Kakamega County, is a major stakeholder in the sugar industry. The County is the home of three large sugar mills namely Mumias Sugar Company, Butali Sugar Mills and West Kenya Sugar Company Ltd. In terms of capacity Mumias is the largest sugar mill in Kenya whilst West Kenya is the second largest. As we all know, Mumias Sugar Company has been facing many challenges in recent years leading to its closure partly on account of mismanagement and cane shortages. A direct consequence of the closure of Mumias Sugar Company, the importance of Butali and West Kenya Sugar Companies from the standpoint of employment and economic mainstay of farmers in Kakamega County cannot be gainsaid. Butali Sugar Mill employs about 1000 people and has contracted about 40,000 farmers to supply it with cane on its part West Kenya employs 3500 workers and has contracted over 60,000 small scale farmers to supply it with cane.
These economic facts need to be underscored in the ongoing controversy over contraband sugar. I have heard sensational calls for withdrawal of milling licenses to companies such as West Kenya that have been adversely mentioned in the contraband sugar saga. While I concede that appropriate action should indeed be taken against all entities that upon full, comprehensive and objective investigations will be found culpable for either illegal importation of sugar or trading in contaminated or poisonous sugar. Unscrupulous sugar importation cartels will be the major beneficiaries of any hasty punitive action against sugar millers in Kenya. Therefore because of the multiple interests of stakeholders involved in the sugar sector, I wish to caution that withdrawal of licences or any adverse action against the millers should come after investigations and not before those investigations are conducted including by the appropriate Committee of the Senate.

I whole heartedly support the effort against this life threatening acts where alleged poisonous sugar is packed and placed on the shelves for public consumption. I am privy to information, which information I verily believe to be true, that steps being made towards cubing this menace includes but is not limited to closure of business associated with this vice. One such business is the West Kenya Sugar millers found within Kakamega County.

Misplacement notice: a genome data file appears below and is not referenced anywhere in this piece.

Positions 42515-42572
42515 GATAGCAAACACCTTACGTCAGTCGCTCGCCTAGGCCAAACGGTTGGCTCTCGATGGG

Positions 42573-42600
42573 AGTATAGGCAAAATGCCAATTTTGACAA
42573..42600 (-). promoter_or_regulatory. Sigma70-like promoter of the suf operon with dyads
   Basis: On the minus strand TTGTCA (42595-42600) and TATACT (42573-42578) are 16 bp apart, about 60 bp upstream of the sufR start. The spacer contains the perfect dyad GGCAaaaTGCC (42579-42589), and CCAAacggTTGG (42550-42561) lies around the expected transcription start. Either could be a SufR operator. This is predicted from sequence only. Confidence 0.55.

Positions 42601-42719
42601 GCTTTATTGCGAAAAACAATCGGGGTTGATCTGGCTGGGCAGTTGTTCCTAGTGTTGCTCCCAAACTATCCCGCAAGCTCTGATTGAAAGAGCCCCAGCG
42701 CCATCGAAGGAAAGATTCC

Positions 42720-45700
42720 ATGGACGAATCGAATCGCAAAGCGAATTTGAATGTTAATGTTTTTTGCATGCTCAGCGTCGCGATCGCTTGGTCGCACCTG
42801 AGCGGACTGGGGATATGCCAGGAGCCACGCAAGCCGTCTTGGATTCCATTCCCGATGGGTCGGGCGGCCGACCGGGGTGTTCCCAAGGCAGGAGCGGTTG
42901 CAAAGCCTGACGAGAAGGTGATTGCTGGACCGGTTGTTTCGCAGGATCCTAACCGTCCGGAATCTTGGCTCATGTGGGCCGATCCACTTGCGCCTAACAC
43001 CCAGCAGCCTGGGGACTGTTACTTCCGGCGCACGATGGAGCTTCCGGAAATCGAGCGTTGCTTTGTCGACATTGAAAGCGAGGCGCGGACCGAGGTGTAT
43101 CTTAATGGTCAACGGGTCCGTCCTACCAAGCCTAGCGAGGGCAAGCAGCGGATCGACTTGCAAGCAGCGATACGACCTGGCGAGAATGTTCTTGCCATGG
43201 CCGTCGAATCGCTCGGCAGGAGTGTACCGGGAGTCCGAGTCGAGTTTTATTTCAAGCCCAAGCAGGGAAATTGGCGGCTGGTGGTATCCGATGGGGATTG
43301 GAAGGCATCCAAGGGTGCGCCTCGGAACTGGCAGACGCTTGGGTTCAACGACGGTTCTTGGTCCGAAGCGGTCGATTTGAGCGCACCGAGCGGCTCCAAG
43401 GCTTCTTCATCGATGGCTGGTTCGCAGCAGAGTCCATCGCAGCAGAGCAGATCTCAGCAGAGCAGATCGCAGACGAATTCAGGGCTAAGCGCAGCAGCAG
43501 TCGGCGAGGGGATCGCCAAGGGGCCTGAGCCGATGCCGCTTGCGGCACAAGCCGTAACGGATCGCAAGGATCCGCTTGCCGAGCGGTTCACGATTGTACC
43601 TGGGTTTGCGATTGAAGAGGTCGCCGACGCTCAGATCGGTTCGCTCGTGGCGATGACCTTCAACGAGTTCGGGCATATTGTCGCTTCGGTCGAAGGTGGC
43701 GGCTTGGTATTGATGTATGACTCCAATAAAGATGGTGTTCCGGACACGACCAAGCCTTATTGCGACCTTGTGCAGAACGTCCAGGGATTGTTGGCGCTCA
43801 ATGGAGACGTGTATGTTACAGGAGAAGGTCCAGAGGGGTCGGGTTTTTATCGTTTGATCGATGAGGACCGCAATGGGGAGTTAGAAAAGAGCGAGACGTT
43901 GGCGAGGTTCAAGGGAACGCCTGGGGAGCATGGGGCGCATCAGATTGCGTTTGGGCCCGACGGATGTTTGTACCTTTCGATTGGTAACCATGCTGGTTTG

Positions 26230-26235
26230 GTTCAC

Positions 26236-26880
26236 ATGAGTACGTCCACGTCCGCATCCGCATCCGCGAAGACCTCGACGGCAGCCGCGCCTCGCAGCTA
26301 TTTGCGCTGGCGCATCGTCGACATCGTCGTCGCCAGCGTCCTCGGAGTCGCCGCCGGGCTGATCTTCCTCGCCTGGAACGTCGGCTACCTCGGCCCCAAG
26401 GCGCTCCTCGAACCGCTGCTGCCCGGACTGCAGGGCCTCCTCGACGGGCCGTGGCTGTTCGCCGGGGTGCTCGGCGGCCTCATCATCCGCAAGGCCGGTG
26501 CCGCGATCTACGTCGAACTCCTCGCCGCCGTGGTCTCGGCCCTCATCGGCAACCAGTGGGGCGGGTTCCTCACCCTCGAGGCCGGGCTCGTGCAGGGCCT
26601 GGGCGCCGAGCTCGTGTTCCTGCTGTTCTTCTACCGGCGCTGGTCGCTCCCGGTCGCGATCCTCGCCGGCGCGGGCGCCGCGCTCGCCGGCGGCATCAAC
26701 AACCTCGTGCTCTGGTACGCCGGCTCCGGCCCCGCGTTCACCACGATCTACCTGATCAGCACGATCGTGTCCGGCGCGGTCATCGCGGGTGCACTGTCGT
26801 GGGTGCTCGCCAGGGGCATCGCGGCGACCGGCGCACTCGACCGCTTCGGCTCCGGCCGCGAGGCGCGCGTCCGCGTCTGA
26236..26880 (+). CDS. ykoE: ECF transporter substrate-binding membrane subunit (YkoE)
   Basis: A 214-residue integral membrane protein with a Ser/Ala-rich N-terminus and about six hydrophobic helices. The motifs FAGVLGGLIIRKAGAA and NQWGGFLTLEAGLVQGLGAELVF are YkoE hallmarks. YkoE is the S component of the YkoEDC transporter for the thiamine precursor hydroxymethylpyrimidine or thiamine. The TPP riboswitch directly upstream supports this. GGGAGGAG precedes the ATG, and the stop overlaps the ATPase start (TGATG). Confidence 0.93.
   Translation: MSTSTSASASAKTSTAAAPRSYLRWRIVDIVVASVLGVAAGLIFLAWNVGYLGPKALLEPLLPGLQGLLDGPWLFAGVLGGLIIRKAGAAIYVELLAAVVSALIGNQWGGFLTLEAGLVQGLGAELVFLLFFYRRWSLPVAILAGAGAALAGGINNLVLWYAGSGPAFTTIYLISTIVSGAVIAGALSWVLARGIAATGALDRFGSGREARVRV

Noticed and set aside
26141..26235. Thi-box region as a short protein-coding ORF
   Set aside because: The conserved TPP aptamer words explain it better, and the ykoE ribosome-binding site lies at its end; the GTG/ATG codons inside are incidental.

Investigations into allegations levelled against West Kenya Sugar Millers are still on-going and whereas I support the fight against these contraband products as I have stated earlier, I would like thorough investigations to be conducted before punitive measures are taken. The three Millers in my County contribute to tax collection to the county government of Kakamega directly and through the businesses and personnel working within and in businesses connected to the sugar industry.

When both Mumias Sugar Company and Nzoia Sugar Company began experiencing financial problems, a lot of farmers who were previously contracted to supply cane opted to supply their cane to West Kenya Sugar Company. In addition, a majority of the workforce that was previously working at both Nzoia Sugar Company and Mumias Sugar Company ended up as employees at West Kenya Millers. In a nutshell, this is the only large miller offering job opportunities and businesses to our people and the very thought of shutting it down would be catastrophic to our farmers and disastrous to the already struggling sugar industry in Kakamega County.

If it is true that sugar from Brazil is highly contaminated with Mercury, the noble steps to follow should not include victimising the importing company or least still closure of a company producing the sugar locally. We must therefore focus our energies in protecting products from outside the country while encouraging local producers to revamp the industry, whether they are public or privately owned.
Sen Malala is the Senator, Kakamega County